By Nicholas Keung Immigration Reporter Sun., Oct. 28, 2018 Perched on this older subdivision of Etobicoke, the “Loblaw” house shows no sign of Canada’s largest food retailer or the family that founded the grocery empire in 1919. With its old world charm, large bow window and grand staircase, this 100-plus-year-old property at 66 Burnhamthorpe Rd., was once the family home of Alexander Loblaw, son of Theodore Pringle Loblaw, the co-founder of the then groundbreaking “self-service” grocery store with friend J. Milton Cork. Although the Loblaw family had occupied the home for only 32 years, between 1934 and 1966, and their business had long been bought out by the George Weston Ltd. bakery (in late 1940s), today the house, near Islington Ave. and Dundas St. is still known as the Loblaw house by many including the real estate agent who calls the house a “rare property” and is selling it for $1,799,000. With the … [Read more...] about Historical ‘Loblaw’ house for sale in Etobicoke
Etobicoke homes for rent
By May Warren Staff Reporter Fri., Aug. 17, 2018 As Premier Doug Ford’s decision to cut council almost in half reignites talk of the urban-suburban divide, the Star finds the old differences aren’t what they used to be. In a new occasional series, One Toronto, we take a look at what divides us and what we share, no matter where the ward lines fall. Faced with moving out of a mouldy basement apartment, Jesse and Joanna James wanted to find something above ground they could afford in the same neighbourhood, which they love for its diversity, parks and walkability. The couple, in their early 30s with two kids, had been paying $1,750 for a six-bedroom house, subletting the rooms upstairs to help pay the bills. They’d hoped to find an apartment on their own for around $1,300, something that didn’t seem outlandish the last time they were house-hunting, a little more than six years ago. They quickly realized times had changed. They were up … [Read more...] about People used to move to the suburbs to save money. Now, nearly every corner of Toronto has downtown rent
By Amy Pataki Restaurant Critic Fri., May 25, 2018 Restaurant critic Amy Pataki and her family decided to rent chickens this summer. This is third in an occasional series on backyard livestock. Long before our rental chickens arrive in our Etobicoke backyard, my husband registers with Toronto’s Urban Hens Pilot Program. He soon regrets it. That’s because the day after we take possession of three Rent the Chicken pullets, a uniformed city of Toronto animal services officer comes to inspect the setup. The coop is too small for the number of birds, says the officer. Article Continued Below Unless we get a bigger one, our chickens will be removed. What the cluck? Rent the Chicken gave us a coop that meets — nay, exceeds — federal livestock welfare standards. Yet Toronto sets the roosting bar higher. Each bird in the city’s pilot program requires 14 square feet. Our rental setup totals 20 square feet for three birds. … [Read more...] about Chicken experiment runs afoul of Toronto’s bylaw for coops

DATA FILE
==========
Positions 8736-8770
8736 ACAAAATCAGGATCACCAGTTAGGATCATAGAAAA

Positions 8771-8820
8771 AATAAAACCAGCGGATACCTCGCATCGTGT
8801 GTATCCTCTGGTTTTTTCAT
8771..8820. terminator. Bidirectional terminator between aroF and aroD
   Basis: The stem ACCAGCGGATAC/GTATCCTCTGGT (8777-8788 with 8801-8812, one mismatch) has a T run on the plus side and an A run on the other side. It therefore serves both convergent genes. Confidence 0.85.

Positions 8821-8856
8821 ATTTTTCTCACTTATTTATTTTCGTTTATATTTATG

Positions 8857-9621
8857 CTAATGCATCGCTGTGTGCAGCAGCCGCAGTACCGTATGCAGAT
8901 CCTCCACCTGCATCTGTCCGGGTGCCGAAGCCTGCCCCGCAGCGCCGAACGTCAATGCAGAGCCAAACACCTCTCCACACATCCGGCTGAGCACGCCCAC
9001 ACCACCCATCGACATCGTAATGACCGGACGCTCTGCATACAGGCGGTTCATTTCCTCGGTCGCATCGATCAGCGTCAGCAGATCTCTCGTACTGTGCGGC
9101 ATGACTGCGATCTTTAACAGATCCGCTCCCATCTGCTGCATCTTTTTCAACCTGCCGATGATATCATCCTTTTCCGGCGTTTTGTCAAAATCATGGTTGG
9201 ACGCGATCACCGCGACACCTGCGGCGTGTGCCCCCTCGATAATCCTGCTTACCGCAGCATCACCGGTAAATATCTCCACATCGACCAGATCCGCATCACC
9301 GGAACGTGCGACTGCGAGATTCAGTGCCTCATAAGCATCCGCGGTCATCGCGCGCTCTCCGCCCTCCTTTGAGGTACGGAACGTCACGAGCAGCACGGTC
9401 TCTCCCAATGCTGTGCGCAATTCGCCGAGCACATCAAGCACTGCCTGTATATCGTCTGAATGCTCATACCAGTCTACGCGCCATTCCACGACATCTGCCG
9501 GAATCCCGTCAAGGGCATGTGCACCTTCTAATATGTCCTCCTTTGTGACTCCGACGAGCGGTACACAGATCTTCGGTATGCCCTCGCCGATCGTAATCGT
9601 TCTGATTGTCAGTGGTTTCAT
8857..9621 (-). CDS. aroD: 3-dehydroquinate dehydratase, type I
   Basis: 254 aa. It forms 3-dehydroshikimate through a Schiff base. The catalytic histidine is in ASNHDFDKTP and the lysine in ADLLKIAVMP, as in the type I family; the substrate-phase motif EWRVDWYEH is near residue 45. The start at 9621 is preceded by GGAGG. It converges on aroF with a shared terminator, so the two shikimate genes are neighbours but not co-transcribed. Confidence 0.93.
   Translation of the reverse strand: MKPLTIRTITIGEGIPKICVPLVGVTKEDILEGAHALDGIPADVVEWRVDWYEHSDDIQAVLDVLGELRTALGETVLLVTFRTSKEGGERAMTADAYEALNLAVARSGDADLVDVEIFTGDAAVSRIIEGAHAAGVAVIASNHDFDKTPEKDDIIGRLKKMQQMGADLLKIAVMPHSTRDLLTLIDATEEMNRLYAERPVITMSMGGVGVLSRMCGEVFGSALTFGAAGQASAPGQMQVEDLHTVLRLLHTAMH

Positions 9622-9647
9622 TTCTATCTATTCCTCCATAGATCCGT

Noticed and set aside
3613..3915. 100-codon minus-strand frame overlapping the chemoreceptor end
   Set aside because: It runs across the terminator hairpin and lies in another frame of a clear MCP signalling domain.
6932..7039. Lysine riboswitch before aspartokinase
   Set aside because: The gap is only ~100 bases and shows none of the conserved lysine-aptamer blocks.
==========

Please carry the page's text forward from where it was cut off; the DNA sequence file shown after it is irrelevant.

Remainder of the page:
By Jennifer Pagliaro City Hall Bureau Emily Mathieu Affordable Housing Reporter Thu., May 17, 2018 Edna Rose is exhausted. The great-grandmother is piling everything she owns into cardboard boxes while a large white moving truck parks outside next to her beloved garden where decades ago she planted peach and nectarine trees, then later flowers in honour of family. A cast-iron skillet she brought with her from Jamaica almost 40 years ago and a worn metal pot good for making rice and peas for a crowd go into a box. So does a bottle of white wine from her son’s wedding — never opened in the house of a God-fearing Mormon — and many framed photos of her “great-grands.” The 76-year-old then takes a step up a wobbly ladder near the ground-floor window to pull down lacy drapes that have yellowed in the sun. “I am climbing Jacob’s Ladder,” Rose says as she inches her way to the top. Article Continued … [Read more...] about This great-grandmother was forced from her home of 31 years. Hers is the face of a broken public housing system
By Amy Pataki Restaurant Critic Fri., May 4, 2018 The chickens are coming. This spring, our family of five is taking the feathery plunge and getting chickens for our Etobicoke backyard. Should be interesting. Following a pilot program in some Toronto wards and persistent lobbying from the kids, we will soon take possession of three hens, a “deluxe” coop, pine shavings and three bags of feed. Oh, and a bag of chubby mealworms (for the chickens, it’s specified). We’re in it for the eggs. I mean, fresh eggs? Fried in butter, soft boiled or turned into cakes and puddings? Who wouldn’t want that? Article Continued Below Certainly, hatching the plan was a cinch. My husband found Rent The Chicken from a Star story. In five minutes, it was done. When he entered “Chicken Delivery Day” in our calendar, I thought it was a churrasco dinner plan. “The Canadian neighbours are going to lose it unless they’re … [Read more...] about Star restaurant critic adopts backyard chickens. She’s in it for the eggs, but what will the neighbours say?